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.NET Async/Await Best Practices

February 28, 2017

On a recent project involving the Microsoft ASP.NET WebAPI and Service Fabric, I needed to use the .NET Async/Await and Task features of the Task Parallel Library (TPL).  Most code in Service Fabric Reliable Services and Actors requires the use of Tasks to make each individual service operation run on its own thread.  This code often uses Async/Await as well.  Asynchronous methods are often used via Async/Await in the controllers of the ASP.NET MVC and WebAPI frameworks to keep user interfaces highly responsive.

However, Async/Await can cause deadlocks in certain scenarios.  And in other scenarios their use can cause unexpected forms of exceptions.  To ensure my code was rock solid I searched the web for “.NET async await best practices”.  I found several sources of guidance that focused on two key areas:

  1. Coding techniques that avoid problems with Async/Await and Tasks in .NET.
  2. The underlying reasons why these coding techniques avoid problems.

Here are the most helpful references I found:

Both of these articles are valuable to review, and contain roughly the same best practices.  Stephen Cleary’s article appeared in MSDN Magazine, with Stephen Toub doing the technical review of the article.  Stephen Toub is a Microsoft employee and a widely known expert in TPL, asynchronous programming, and parallelism.  Thus, you know the common information presented in both articles is accurate.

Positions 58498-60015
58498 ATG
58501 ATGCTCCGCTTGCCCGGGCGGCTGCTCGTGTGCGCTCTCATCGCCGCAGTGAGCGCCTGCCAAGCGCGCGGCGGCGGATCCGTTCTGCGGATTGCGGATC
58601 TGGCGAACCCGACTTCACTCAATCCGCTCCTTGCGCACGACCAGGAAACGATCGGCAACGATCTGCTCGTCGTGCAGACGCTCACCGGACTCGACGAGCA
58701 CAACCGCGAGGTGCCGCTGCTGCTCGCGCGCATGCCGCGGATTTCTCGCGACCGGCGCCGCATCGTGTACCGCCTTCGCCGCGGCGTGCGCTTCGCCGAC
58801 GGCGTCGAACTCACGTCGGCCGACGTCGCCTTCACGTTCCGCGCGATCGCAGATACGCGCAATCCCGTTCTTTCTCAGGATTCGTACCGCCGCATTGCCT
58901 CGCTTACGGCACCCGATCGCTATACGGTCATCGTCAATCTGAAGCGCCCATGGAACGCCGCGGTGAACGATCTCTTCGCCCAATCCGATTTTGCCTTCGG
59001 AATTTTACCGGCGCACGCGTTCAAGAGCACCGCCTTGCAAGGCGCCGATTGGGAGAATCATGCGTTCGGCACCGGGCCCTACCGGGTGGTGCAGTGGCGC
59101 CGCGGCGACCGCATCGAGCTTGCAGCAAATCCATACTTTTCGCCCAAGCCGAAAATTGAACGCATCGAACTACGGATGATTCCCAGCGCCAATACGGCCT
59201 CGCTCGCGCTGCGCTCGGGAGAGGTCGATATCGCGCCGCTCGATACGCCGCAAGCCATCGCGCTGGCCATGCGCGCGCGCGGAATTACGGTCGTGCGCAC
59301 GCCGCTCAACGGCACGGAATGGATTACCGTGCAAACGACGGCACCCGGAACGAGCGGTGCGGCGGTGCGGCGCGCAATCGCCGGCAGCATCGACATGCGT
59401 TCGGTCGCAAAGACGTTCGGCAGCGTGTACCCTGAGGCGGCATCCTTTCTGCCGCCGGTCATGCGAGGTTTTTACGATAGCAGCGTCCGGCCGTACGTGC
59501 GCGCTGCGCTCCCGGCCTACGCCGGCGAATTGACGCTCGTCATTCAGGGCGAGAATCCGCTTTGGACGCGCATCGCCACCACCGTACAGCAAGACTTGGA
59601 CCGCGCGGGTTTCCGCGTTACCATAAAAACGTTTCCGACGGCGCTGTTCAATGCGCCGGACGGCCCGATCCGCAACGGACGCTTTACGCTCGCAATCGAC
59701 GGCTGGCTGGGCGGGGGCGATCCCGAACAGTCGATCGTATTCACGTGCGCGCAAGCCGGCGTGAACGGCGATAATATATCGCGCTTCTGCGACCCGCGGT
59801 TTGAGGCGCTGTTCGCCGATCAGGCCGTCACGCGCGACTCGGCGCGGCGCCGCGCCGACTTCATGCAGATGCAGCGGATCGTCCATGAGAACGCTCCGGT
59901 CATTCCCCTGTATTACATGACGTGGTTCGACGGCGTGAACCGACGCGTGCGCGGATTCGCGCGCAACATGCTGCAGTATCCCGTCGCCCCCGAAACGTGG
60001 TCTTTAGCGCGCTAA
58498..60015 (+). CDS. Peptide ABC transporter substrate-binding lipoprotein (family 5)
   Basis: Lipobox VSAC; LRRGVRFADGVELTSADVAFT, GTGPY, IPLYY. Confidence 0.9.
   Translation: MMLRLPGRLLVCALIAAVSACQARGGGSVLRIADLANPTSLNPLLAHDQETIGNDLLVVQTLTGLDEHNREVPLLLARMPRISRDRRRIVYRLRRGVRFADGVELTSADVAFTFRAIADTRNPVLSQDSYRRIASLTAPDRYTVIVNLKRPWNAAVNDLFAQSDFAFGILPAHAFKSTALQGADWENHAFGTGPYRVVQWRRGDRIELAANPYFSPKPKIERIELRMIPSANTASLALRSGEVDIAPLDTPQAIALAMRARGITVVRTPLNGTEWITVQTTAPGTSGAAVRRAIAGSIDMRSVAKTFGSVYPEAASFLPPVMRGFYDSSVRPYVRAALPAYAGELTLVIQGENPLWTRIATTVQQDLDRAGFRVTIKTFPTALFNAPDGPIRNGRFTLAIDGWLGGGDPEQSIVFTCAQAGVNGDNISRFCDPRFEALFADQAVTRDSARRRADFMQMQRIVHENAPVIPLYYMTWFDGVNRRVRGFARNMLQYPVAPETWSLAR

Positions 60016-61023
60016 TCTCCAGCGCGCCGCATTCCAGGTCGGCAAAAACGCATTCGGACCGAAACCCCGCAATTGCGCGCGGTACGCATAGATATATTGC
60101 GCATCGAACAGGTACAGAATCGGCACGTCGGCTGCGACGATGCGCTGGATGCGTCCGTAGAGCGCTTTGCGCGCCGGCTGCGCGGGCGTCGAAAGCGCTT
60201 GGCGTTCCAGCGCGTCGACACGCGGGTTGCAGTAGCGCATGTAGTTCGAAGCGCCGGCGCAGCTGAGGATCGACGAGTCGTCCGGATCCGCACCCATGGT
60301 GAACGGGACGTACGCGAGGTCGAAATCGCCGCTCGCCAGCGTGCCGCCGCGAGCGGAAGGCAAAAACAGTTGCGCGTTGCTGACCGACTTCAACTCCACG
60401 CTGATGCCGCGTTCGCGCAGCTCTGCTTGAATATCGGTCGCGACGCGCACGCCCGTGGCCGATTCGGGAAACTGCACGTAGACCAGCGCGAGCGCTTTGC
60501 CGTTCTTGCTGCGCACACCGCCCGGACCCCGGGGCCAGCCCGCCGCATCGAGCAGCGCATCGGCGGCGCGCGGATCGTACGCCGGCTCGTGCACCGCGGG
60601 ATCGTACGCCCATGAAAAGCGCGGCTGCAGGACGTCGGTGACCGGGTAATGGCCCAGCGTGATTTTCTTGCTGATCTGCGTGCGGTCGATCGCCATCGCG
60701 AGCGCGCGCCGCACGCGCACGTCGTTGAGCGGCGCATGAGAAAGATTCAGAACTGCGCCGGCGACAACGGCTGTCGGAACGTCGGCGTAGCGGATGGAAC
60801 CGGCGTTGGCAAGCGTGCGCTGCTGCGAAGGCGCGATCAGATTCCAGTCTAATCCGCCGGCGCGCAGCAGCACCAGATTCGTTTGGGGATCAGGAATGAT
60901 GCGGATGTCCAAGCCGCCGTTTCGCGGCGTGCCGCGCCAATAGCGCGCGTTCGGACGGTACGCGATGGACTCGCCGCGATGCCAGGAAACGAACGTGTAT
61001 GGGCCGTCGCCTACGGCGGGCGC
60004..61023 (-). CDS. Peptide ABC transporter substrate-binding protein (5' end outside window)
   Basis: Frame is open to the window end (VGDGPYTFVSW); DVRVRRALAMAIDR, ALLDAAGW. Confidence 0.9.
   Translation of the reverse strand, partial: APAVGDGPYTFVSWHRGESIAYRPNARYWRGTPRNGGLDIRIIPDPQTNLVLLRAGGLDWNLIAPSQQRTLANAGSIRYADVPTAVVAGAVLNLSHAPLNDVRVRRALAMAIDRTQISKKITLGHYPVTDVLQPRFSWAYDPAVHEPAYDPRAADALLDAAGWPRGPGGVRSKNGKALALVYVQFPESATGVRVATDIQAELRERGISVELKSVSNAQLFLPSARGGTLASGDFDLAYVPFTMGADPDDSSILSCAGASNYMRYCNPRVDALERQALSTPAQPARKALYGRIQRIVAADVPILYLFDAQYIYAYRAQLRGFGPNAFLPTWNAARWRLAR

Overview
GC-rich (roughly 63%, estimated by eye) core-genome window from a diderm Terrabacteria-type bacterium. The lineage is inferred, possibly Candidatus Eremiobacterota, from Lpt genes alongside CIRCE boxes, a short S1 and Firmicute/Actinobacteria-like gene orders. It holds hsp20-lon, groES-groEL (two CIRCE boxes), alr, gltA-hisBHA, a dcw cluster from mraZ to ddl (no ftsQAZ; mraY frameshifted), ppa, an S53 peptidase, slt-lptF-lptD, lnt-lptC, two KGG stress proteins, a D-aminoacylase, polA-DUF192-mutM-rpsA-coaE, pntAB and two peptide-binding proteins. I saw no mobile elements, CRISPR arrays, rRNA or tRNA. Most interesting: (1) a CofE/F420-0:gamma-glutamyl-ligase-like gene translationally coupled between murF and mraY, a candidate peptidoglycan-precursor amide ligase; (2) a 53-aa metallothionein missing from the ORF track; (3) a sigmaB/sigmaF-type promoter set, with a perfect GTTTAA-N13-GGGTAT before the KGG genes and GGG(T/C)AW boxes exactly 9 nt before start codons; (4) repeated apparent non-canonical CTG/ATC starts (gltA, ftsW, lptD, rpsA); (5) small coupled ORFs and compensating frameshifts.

The article by Jordan Morris contains more code examples, plus points at example code in Git Hub projects that is runnable, i.e. with some of these code examples you can create your very own deadlock on your development system!  Plus, the whole gist of this article is aimed at providing guidance to Jordan’s development team, rather than being aimed towards being a magazine article.  As such it provides a practical approach to documenting and effectively maintaining a code base that uses Tasks and Async/Await.

I hope you find these as helpful as I have.

George Stevens

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dotnetsilverlightprism blog by George Stevens is licensed under a Creative Commons Attribution-ShareAlike 3.0 Unported License. Based on a work at dotnetsilverlightprism.wordpress.com.

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